Is biotechnology the solution to ending world hunger? Maybe, say scientists.
The Devastating Reach of Hunger
More than 800,000,000 people, over 10% of the earth’s population, do not have enough food to eat. Despite significant successes in curbing world hunger over the last three decades, people in both developed and developing nations still struggle for nourishment. Children and the elderly are most at-risk of hunger.
Hunger causes a litany of health effects including stunted growth, decreased mental function, and in severe cases, death. The United Nations estimates over $30 billion is spent annually in the search to eradicate hunger.
Gene Editing as a Hunger Solution
Since around 2014, scientists have seen gene-editing technology as a potential “cure” to the disease of hunger. New technologies, specifically CRISPR-Cas9, make it simple to replace and/or edit genes within some of the most common – and nourishing – plants in the world. Many tout genetically modified crops as the ultimate solution to food insecurity.
But how? How can modified DNA change the course of a problem as ancient as humans themselves? Is it possible that science has finally cracked the code of hunger?
More Yield, Less Land, Fewer Chemicals
On one hand, genomics has allowed researchers to develop GMO crops that better withstand the effects of pests, blight, and drought. A tangential benefit to these modifications is the decreased use of pesticides. In developing countries that lack stringent regulations for chemical pesticides, the implementation of pest-resistant crops might actually lead to lower levels of toxicity overall.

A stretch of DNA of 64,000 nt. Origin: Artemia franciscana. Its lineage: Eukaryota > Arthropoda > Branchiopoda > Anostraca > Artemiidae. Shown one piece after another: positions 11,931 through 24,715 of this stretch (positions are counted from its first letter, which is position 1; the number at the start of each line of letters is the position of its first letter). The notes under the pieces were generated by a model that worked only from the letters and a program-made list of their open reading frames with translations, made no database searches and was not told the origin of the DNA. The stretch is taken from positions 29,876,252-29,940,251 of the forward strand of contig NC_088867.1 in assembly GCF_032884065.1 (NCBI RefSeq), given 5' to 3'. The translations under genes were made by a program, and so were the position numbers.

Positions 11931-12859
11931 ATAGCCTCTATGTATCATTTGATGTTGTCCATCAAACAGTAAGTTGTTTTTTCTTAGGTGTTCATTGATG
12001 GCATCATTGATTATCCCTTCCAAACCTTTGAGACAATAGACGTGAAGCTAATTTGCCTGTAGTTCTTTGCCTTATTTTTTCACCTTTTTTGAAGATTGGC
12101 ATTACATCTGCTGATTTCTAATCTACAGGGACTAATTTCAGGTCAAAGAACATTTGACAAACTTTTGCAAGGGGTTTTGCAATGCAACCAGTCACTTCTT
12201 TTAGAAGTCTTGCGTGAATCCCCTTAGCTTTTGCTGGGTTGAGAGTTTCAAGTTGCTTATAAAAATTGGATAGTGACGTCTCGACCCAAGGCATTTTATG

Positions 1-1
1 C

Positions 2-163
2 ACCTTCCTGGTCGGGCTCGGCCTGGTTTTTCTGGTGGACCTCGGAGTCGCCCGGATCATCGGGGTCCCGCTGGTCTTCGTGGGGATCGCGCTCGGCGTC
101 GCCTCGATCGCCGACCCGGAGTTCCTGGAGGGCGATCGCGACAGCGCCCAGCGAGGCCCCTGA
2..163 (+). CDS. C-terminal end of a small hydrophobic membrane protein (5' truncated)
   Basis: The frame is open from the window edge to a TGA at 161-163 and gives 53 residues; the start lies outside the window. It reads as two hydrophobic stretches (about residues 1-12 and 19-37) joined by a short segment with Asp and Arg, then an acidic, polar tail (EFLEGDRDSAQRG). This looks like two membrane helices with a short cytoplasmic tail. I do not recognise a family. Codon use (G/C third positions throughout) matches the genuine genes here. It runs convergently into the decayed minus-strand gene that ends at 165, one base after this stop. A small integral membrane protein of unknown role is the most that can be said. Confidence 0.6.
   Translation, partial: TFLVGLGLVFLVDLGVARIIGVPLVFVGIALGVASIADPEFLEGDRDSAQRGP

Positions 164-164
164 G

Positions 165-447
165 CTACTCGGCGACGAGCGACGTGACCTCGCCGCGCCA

More resilient crops produce more output. Theoretically, higher-producing GMO crops take up less physical space than crops with lower or less predictable yields. The decreased need for acreage on which to plant food is of particular importance in land-scarce locations such as Southeast Asia.
Another way in which gene editing is improving the food supply is by imbuing already-flourishing crops with deficient nutrients like provitamin A. This creates “supercrops” that are vastly nutritionally superior to their predecessors. So-called “golden rice” is an excellent example of this technology in action.
The Promise of Biotechnology
The world’s food supply can be optimized through science.
The biotechnical sciences of genomics and proteomics are consistently revealing new opportunities to researchers and human rights advocates across the globe; IMCS is proud to be part of the story.
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